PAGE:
When the Grand National at Aintree comes along, casual punters can often be found backing an outsider or two – ‘you’ve got to be in it to win it’, as the old saying goes.
Triple-figure gambles rarely pay off in the National – Mon Mome, in 2009, was a 100/1 winner and the first since Foinavon in 1967, however in the Irish version a major upset unfolded on Easter Monday.
Freewheelin Dylan, widely available at betting odds of 150/1, become one of the longest priced winners of a major race in history when he prevailed in the Irish Grand National at Fairyhouse.
He was ridden to the front early by Ricky Doyle in thew 3m 5f steeplechase, and most would have expected him to fade as a quality field featuring Latest Exhibition and Agusta Gold assembled behind him.
But the Dermot McLoughlin trained nine-year-old just kept on running, and even with a slight error in flight at the last he was able to stay on well and complete the most remarkable victory.
Latest Exhibition, a former Albert Bartlett Novices Chase runner-up and the 9/2 favourite here, was back in fourth as punters were left scratching their heads at a complete no-hoper running the perfect race from the front.
|1st||Freewheelin Dylan||Ricky Doyle||Dermot McLoughlin||150/1|
|2nd||Run Wild Fred||Jack Kennedy||Denise Foster||9/1|
|3rd||Enjoy D’allen||Conor Orr||Ciaran Murphy||401|
|4th||Latest Exhibition||Bryan Cooper||Paul Nolan||9/2|
|5th||Sempo||Donagh Meyler||Joseph Patrick O’Brien||20/1|
This was Freewheelin Dylan’s first outing since October, where he finished dead last at Punchestown, and Doyle’s first ever Irish Grand National ride. Understandably, he was absolutely delighted with the outcome.
“I could not believe it. I thought everything was too good to be true. His jumping was out of this world,” he told ITV Sport. “It was like a dream the whole way, how well he travelled, unbelievable.
“I’m just so happy. This is everything to me.”
And it was a particularly poignant moment for McLoughlin too. His father had won the Irish National as a jockey way back in 1962, and his training yard is barely a stone’s throw from the Fairyhouse track.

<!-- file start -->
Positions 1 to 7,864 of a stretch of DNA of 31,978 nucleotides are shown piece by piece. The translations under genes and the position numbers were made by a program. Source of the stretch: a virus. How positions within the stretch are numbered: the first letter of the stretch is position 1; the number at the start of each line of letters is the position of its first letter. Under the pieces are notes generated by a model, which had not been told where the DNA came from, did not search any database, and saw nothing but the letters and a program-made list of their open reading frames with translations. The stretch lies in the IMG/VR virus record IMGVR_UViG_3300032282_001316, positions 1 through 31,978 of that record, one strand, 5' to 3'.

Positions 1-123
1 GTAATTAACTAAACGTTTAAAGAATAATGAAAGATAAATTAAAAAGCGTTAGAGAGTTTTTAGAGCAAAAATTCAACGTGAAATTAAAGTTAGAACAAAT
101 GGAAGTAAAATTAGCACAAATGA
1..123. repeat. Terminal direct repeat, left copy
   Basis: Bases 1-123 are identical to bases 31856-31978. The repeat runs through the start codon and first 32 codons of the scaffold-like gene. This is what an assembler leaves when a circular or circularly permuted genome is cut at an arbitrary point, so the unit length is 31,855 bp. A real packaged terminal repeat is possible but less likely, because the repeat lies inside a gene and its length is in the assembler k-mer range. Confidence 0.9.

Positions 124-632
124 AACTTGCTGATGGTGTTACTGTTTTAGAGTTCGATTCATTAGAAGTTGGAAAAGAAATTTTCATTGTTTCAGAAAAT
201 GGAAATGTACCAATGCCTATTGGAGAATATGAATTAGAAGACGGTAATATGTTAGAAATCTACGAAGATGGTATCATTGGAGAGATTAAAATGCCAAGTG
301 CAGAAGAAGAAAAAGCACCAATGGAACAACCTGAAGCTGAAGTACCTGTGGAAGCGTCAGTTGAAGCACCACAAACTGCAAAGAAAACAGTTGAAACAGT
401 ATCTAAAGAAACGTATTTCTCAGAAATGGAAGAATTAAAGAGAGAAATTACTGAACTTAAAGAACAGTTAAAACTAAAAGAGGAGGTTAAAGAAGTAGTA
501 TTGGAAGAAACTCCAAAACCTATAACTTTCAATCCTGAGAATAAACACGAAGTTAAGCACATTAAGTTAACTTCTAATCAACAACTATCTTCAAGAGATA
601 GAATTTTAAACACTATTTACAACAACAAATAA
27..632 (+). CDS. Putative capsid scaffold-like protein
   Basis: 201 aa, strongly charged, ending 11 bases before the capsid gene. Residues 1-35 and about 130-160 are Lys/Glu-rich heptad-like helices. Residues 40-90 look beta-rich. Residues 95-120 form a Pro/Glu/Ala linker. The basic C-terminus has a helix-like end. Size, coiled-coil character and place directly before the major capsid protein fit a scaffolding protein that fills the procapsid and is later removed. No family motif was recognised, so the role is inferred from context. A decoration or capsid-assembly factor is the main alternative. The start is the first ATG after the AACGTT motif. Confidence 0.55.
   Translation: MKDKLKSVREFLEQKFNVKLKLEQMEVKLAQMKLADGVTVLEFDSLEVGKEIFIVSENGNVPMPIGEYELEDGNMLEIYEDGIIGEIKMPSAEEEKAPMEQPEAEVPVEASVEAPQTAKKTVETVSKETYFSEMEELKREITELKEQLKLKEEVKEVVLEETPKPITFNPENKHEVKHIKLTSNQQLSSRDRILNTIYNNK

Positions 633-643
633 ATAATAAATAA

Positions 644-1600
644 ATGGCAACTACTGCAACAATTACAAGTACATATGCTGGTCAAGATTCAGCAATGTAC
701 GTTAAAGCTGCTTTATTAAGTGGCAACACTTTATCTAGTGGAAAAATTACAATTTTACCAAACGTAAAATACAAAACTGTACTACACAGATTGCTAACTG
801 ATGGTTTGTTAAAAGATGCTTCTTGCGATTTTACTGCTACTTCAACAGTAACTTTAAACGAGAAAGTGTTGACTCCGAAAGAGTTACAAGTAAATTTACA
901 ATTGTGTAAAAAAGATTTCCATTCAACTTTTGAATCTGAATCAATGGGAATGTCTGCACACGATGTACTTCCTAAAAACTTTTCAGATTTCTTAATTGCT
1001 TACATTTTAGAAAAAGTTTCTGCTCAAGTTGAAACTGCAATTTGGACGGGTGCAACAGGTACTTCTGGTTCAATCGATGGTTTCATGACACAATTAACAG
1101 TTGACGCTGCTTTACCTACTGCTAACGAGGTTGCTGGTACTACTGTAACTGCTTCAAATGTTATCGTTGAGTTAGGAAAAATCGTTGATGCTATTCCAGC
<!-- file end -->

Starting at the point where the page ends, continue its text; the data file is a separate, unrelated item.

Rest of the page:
“I have been coming here since I was a young boy and I wanted to win this race from a long time out,” he said.
Could We See a Repeat in the Aintree Grand National?
At the moment there’s no horses widely available at 150/1 in the betting for the Grand National on Saturday but there are a number of outsiders that could reach that price by the day of the race.
One of those is Crievehill, the Nigel Twiston-Davies trained nine-year-old who finished eleventh in the Kim Muir Challenge Cup at the Cheltenham Festival in March.
Monbeg Notorious, from the yard of disgraced trainer Gordon Elliott, is a former runner-up to Pertemps Network Hurdle silver medallist The Storyteller and won the Thyestes Handicap Chase in 2018 – he’s also 100/1 for the Grand National.
At around 80/1 is Flying Angel, a ten-year-old who was fourth in the Sefton Chase at Aintree in December – the winner that day, Beau Bay, is 66/1 for a repeat on Saturday.
Ante post backers will have everything crossed that Minella Times isn’t withdrawn. The Henry de Bromhead stayer was available at 50/1 in February, but he has since been backed into 12/1 with the news that Rachael Blackmore, the champion jockey at the Cheltenham Festival, is likely to take the ride.
And Manchester United fans will be looking for a long-odds winner in the form of Give Me A Copper, owned by Sir Alex Ferguson and trained by former National victor Paul Nicholls.